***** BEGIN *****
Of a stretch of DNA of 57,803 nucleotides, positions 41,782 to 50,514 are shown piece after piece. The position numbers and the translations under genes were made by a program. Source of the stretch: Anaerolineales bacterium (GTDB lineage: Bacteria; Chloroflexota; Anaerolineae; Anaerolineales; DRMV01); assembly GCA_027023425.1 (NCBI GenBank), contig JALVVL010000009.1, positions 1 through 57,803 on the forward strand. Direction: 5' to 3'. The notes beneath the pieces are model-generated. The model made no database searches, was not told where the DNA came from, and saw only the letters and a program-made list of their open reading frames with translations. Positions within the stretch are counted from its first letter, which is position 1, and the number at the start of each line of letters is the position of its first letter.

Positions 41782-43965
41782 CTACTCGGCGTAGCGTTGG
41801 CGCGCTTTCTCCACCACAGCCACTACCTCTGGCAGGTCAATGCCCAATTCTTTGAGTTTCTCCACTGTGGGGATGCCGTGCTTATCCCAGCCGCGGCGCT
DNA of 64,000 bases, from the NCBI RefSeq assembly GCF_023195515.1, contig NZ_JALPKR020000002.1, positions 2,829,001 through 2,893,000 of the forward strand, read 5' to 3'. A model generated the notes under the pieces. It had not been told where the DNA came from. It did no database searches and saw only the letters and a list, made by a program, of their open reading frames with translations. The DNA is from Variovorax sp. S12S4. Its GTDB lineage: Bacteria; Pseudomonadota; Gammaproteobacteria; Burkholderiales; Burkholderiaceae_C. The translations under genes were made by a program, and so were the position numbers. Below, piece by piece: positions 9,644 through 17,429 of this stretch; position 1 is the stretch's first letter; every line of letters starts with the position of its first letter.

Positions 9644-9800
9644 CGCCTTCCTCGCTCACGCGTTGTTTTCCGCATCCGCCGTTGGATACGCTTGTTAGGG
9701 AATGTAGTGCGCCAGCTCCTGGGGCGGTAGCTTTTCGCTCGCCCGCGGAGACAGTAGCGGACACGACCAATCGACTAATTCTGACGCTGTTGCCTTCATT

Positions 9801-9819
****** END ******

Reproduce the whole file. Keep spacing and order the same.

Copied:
Of a stretch of DNA of 57,803 nucleotides, positions 41,782 to 50,514 are shown piece after piece. The position numbers and the translations under genes were made by a program. Source of the stretch: Anaerolineales bacterium (GTDB lineage: Bacteria; Chloroflexota; Anaerolineae; Anaerolineales; DRMV01); assembly GCA_027023425.1 (NCBI GenBank), contig JALVVL010000009.1, positions 1 through 57,803 on the forward strand. Direction: 5' to 3'. The notes beneath the pieces are model-generated. The model made no database searches, was not told where the DNA came from, and saw only the letters and a program-made list of their open reading frames with translations. Positions within the stretch are counted from its first letter, which is position 1, and the number at the start of each line of letters is the position of its first letter.

Positions 41782-43965
41782 CTACTCGGCGTAGCGTTGG
41801 CGCGCTTTCTCCACCACAGCCACTACCTCTGGCAGGTCAATGCCCAATTCTTTGAGTTTCTCCACTGTGGGGATGCCGTGCTTATCCCAGCCGCGGCGCT
DNA of 64,000 bases, from the NCBI RefSeq assembly GCF_023195515.1, contig NZ_JALPKR020000002.1, positions 2,829,001 through 2,893,000 of the forward strand, read 5' to 3'. A model generated the notes under the pieces. It had not been told where the DNA came from. It did no database searches and saw only the letters and a list, made by a program, of their open reading frames with translations. The DNA is from Variovorax sp. S12S4. Its GTDB lineage: Bacteria; Pseudomonadota; Gammaproteobacteria; Burkholderiales; Burkholderiaceae_C. The translations under genes were made by a program, and so were the position numbers. Below, piece by piece: positions 9,644 through 17,429 of this stretch; position 1 is the stretch's first letter; every line of letters starts with the position of its first letter.

Positions 9644-9800
9644 CGCCTTCCTCGCTCACGCGTTGTTTTCCGCATCCGCCGTTGGATACGCTTGTTAGGG
9701 AATGTAGTGCGCCAGCTCCTGGGGCGGTAGCTTTTCGCTCGCCCGCGGAGACAGTAGCGGACACGACCAATCGACTAATTCTGACGCTGTTGCCTTCATT

Positions 9801-9819